The reflectance data for processing with EnGeoMAP has to be of high quality, as already stated above. Any form of atmospheric processing residual, or sensor overlap will have a direct negative impact on the data products of EnGeoMAP. Overlapping bands need to be removed from the dataset i.e. the wavelength succession vector in the header files need to be strictly ascending. Figure 5 shows problems related to image spectra from hyperspectral data, that may occur in your data as well and that need to be mitigated prior to the analysis with EnGeoMAP. Here we see two overall noisy spectra, which have been acquired during unfavorable acquisition conditions (e.g. low sun angle, considerable off-NADIR pointing of the sensor). Clipping and interpolation need to be done in both of the strong water vapor residuals at 940nm and at 1130nm to assure an artifact-reduced analysis result. Adaptive filtering may also be a good advice to further reduce noise and slighter artifacts. For a template on how the data should look like please see as well the example datasets on the EnMAP test data homepage for geology here: http://dataservices.gfz-potsdam.de/enmap/showshort.php?id=escidoc:1478177. The spectral library header (*.hdr) needs to be modified in the sense that the file type parameter (file type=) should be set to “ENVI Standard” to avoid File I/O errors with GDAL. Please also note that the scaling of your data is correct: nm is recommended for the wavelegth units, as well as float or unsigned integer from 0-10000 (standard for many imaging spectrometers) for the reflectance. Values.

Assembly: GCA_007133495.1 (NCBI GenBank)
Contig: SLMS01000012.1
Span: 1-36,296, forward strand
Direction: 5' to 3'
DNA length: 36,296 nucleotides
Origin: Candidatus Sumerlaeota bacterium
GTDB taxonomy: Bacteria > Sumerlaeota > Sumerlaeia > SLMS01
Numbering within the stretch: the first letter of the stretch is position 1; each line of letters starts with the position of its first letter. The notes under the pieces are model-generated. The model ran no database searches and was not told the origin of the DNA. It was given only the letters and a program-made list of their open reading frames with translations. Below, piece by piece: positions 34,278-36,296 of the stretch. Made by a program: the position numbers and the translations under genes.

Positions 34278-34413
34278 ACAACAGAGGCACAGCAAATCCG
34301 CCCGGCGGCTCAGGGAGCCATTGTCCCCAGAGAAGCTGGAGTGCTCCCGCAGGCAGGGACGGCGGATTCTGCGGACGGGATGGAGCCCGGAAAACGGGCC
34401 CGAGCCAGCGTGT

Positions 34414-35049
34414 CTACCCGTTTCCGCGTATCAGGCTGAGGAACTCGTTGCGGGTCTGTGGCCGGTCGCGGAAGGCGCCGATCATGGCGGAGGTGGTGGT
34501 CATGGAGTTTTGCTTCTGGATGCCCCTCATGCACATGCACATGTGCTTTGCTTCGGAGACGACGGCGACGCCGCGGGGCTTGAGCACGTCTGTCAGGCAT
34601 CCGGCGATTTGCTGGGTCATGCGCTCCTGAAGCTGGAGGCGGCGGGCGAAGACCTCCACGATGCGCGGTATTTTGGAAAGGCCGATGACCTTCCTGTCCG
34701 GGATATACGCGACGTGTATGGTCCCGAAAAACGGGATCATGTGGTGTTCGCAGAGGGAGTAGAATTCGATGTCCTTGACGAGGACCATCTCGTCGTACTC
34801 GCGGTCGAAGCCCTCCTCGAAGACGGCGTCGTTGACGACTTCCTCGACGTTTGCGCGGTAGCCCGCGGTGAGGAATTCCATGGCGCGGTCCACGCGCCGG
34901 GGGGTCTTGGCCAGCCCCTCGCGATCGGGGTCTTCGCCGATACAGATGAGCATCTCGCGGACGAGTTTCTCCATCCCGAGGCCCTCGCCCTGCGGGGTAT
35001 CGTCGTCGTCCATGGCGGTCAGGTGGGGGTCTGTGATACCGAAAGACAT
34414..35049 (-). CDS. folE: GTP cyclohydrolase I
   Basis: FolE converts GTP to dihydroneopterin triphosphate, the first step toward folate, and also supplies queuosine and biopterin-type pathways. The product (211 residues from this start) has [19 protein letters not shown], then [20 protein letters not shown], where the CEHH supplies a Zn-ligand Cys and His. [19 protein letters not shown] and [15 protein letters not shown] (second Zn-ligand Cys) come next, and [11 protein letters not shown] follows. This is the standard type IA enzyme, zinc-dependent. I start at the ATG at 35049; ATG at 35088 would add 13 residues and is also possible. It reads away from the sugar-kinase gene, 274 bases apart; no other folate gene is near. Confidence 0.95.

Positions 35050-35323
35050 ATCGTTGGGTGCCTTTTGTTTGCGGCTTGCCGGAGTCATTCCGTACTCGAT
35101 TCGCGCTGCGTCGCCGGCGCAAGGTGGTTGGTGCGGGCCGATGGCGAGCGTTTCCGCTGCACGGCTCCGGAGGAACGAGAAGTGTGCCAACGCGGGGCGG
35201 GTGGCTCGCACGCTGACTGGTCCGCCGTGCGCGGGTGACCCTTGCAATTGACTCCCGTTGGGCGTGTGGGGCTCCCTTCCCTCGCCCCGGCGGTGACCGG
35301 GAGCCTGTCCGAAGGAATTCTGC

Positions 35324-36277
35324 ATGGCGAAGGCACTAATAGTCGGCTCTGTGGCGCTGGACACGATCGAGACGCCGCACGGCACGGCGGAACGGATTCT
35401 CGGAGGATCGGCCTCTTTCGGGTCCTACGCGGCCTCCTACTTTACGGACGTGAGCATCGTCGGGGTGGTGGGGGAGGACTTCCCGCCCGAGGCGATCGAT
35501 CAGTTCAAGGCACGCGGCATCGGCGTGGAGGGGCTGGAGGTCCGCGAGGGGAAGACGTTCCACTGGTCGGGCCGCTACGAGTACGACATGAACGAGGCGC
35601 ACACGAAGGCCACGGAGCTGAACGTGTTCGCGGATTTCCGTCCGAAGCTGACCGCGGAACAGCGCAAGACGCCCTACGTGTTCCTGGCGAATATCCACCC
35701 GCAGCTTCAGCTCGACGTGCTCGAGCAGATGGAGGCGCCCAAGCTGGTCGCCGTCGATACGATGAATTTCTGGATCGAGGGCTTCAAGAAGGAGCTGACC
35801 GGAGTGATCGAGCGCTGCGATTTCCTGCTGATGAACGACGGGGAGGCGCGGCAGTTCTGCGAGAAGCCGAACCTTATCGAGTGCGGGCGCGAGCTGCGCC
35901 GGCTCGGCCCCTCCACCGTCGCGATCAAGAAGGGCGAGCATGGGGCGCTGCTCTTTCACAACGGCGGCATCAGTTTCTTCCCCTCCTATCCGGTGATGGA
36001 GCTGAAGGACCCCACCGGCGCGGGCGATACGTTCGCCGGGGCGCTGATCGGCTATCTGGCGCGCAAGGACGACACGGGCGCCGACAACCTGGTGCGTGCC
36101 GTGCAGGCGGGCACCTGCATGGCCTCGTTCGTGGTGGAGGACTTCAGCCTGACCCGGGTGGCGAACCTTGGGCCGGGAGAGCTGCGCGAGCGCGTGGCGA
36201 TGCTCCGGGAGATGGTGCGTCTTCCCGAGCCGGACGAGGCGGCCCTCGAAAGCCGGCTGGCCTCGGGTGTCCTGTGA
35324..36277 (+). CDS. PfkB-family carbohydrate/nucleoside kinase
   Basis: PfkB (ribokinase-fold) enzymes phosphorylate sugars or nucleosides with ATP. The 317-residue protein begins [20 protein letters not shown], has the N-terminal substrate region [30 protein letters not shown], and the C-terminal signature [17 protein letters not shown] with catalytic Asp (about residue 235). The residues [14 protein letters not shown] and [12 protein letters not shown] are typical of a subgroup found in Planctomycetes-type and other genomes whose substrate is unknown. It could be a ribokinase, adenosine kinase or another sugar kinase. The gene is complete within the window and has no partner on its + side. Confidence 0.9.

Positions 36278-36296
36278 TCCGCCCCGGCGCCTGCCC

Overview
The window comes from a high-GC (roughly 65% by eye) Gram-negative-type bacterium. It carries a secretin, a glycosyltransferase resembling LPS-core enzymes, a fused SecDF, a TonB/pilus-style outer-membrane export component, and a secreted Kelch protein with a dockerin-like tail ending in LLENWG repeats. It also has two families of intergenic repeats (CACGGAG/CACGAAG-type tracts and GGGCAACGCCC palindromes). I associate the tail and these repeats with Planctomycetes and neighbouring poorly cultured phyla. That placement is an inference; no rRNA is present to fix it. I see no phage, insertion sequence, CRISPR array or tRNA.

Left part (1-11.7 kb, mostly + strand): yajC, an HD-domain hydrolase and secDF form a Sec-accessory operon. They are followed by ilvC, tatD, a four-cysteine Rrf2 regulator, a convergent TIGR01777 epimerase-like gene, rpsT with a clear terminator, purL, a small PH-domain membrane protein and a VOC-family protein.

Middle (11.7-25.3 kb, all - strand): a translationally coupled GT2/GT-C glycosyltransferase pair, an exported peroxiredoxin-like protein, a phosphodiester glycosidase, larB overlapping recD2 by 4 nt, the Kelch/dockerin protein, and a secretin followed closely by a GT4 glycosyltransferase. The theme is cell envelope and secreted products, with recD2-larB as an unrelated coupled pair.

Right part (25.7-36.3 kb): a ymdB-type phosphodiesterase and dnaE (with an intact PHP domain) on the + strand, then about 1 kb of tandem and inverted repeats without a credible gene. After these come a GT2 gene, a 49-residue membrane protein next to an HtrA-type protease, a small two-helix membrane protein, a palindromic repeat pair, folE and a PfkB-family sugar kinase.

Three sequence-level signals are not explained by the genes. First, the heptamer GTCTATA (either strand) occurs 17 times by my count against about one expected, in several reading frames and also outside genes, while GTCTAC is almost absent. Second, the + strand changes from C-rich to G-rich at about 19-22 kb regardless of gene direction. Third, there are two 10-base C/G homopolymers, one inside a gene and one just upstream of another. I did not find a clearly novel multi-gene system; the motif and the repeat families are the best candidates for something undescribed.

### 3. The Front End¶

The GUI provides users with the possibility for basic data input and parameter settings. The three main input fields are for the location of the user input files. As shown in Figure 6 below. The user preference parameters are minimum reflectance threshold in the VNIR and SWIR regions. They should be as low as possible for data with a good SNR. The minimum fit threshold describes the lower cutoff value for the minimum acceptable valid spectral correlation value between the image spectrum and the library spectra. Values below the threshold are set to zero. The upper hull option only uses concave features in the weighted fitting process only , which corresponds to the standard version of EnGeoMAP (v 2.0), whilst the upper and lower hull takes into account both concave and convex features, as shown in Figure 3.

Table 1 EnGeoMAP Data Product Specifications:

### 4. The Results¶

Data products of EnGeoMAP are identifiable by their suffixes to the original filename (basename), see Table 1 for a short overview over the suffixes. The important part is to identify the major data products that are of use to basic users. These products are named (correlation_result, corresponding to a cube of correlation layers to the spectral library entries) and (abundance, corresponding to a cube of abundance layers to the spectral library entries), together with the corresponding RGB images in Tiff format. All other data products are aimed at more experienced users in imaging spectroscopy (e.g. the contrast measures). They may directly explain potentially erroneous results in the best fit and abundance maps. No data values are visible via -999 in parts of the data, as already highlighted in Table 1.

### Literature¶

1. Clark, R.N.; Swayze, G.A.; Livo, K.E.; Kokaly, R.F.; Sutley, S.J.; Dalton, J.B.; McDougal, R.R.; Gent, C.A. Imaging spectroscopy: Earth and planetary remote sensing with the USGS Tetracorder and expert systems. J. Geophys. Res. Planets 2003, 108.
2. Kokaly, R.F. Spectroscopic remote sensing for material identification, vegetation characterization, and mapping. Proc. SPIE 2012, 8390.
3. Clark, R.N.; Swayze, G.A.; Wise, R.; Livo, E.; Hoefen, T.M.; Kokaly, R.F.; Sutley, S.J. USGS Digital Spectral Library Splib06a; U.S. Geological Survey: Denver, CO, USA, 2007.
4. Mielke, C.; Rogass, C.; Boesche, N.; Segl, K.; Altenberger, U. EnGeoMAP 2.0—Automated Hyperspectral Mineral Identification for the German EnMAP Space Mission. Remote Sens. 2016, 8, 127.